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CSX Addresses Howard Street Tunnel Safety Concerns

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Mike Schuh 370x278 Mike Schuh
Mike Schuh joined WJZ Eyewitness News as a general assignment reporter...
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BALTIMORE (WJZ) ― For nine years, the city has been asking CSX to make its underground railroad tunnel in downtown Baltimore safer. Now, as Mike Schuh reports, the mayor got a look at what’s been promised and what’s been done.

The rail tunnel runs from the stadiums under Howard Street up to Mount Vernon.

Nine years ago, a derailment started a fire that burned for 5 days. It led to a huge water main break. East coast rail traffic was snarled, and it was then that our city learned about the dragon waiting to erupt under its streets.

Since then, there have been many calls for improvement. And after a minor derailment in August, came a plan from CSX. Five miles of rails have been replaced and will continue to be replaced every 10 years–twice as often as the norm.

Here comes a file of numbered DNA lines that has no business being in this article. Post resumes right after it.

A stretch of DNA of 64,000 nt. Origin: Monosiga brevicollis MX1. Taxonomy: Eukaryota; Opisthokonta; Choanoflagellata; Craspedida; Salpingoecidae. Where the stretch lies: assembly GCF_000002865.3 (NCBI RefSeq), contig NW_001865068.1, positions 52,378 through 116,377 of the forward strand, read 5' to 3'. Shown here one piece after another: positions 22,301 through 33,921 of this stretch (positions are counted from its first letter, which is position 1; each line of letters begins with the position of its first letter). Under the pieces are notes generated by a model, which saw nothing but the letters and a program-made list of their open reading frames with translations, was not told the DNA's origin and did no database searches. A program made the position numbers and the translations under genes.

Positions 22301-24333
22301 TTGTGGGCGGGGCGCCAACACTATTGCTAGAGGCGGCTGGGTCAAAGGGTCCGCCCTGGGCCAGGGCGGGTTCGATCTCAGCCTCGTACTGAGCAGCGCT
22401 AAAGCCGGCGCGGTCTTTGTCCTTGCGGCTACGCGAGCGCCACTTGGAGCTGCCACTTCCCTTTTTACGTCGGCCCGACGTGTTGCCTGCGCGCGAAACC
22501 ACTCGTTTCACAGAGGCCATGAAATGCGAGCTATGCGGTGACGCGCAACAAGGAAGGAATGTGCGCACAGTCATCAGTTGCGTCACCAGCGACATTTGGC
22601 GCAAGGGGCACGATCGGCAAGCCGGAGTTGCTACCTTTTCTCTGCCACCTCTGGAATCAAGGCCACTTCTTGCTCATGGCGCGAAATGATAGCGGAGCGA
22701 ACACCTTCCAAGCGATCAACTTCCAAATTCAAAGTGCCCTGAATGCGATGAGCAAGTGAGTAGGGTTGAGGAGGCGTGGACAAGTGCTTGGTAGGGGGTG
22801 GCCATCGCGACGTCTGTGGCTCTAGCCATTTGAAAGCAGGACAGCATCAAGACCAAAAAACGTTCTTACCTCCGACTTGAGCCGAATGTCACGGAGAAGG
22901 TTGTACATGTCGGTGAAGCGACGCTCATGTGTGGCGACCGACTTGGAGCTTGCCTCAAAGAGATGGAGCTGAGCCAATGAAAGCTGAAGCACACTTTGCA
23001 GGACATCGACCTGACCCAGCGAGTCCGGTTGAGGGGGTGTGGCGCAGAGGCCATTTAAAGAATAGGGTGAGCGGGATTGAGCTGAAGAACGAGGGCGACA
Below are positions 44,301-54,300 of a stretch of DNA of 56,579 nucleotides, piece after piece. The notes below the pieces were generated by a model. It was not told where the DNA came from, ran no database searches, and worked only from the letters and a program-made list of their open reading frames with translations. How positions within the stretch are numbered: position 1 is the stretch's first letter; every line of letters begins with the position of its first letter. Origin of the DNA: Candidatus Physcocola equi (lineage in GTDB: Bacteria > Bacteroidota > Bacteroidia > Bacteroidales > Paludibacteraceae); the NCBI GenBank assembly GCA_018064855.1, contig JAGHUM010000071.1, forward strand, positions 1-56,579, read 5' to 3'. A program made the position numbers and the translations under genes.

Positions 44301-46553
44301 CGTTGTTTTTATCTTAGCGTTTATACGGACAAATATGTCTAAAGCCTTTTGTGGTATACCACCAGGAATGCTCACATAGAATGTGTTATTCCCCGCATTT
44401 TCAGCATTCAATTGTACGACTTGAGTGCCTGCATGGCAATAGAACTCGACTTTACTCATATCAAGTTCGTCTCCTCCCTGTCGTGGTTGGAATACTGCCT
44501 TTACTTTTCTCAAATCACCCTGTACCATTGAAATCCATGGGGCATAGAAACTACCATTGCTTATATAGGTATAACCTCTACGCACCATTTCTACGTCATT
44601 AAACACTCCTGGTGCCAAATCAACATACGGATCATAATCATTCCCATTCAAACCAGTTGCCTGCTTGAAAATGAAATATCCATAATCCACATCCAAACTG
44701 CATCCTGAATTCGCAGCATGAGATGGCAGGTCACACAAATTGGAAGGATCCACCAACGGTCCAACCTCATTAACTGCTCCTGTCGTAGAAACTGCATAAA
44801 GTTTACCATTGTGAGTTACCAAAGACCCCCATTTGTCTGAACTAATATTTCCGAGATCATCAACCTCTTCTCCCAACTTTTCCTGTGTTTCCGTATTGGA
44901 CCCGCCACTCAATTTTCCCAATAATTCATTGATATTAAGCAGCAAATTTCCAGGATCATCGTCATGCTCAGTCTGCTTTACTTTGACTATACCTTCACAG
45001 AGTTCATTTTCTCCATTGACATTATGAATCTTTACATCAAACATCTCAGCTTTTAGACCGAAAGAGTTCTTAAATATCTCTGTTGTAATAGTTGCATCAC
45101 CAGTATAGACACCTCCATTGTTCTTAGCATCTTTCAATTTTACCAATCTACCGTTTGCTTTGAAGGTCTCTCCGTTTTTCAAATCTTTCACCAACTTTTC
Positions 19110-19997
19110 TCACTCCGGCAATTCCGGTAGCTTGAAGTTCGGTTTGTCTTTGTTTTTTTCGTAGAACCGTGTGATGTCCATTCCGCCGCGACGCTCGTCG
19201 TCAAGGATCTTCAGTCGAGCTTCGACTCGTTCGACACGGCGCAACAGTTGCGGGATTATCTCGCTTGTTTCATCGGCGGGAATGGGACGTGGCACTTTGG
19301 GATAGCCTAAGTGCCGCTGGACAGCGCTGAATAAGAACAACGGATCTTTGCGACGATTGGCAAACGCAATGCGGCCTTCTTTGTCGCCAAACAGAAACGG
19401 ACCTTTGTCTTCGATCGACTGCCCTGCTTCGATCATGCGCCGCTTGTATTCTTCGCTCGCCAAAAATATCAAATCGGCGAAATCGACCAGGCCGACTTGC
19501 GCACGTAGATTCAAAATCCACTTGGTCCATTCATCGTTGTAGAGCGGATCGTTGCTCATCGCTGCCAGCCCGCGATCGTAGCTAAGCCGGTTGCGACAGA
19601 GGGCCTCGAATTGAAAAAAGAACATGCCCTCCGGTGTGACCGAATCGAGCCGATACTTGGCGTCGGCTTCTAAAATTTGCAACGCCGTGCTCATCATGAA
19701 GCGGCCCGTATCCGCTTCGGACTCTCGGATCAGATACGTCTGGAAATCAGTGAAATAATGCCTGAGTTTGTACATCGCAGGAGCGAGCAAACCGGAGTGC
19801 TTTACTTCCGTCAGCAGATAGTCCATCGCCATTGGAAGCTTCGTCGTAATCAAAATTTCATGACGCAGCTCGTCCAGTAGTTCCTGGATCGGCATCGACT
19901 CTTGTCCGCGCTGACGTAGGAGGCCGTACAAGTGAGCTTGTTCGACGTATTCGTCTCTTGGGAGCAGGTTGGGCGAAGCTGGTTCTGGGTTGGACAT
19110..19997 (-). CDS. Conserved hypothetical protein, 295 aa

Instead of each quarter, the tunnel will get a computerized inspection each month. CSX will make a walking inspection each week and they’ll improve drainage.

“By replacing the rail, pumps, inspections we’re confident we can prevent any safety issues in the Howard Street Tunnel,” Gary Sease, CSX spokesman.

Friday, the mayor was taken on a tour to point out what the rail line is doing. It was her first time inside.

“I think it was important for me to lay my eyes on this crucial corridor,” said Mayor Stephanie Rawlings-Blake.

The improvements are more than they have to due under federal law.

“Going above and beyond what’s required by law is one way to help us to make sure it’s safe,” the major said.

For years, CSX and the city had a chilly and contentious relationship. WJZ was told that once the city lawsuit to force CSX to fix their bridges was settled, that relationship suddenly thawed.

“It might have been bad in the past, but we’re in a different time now,” Mayor Rawlings-Blake said.

Police, fire and emergency management also took the tour.

In addition to the improvements in the tunnel, the fire department and the railroad are collaborating on a new communication system, so in an emergency everyone can talk with each other while underground.

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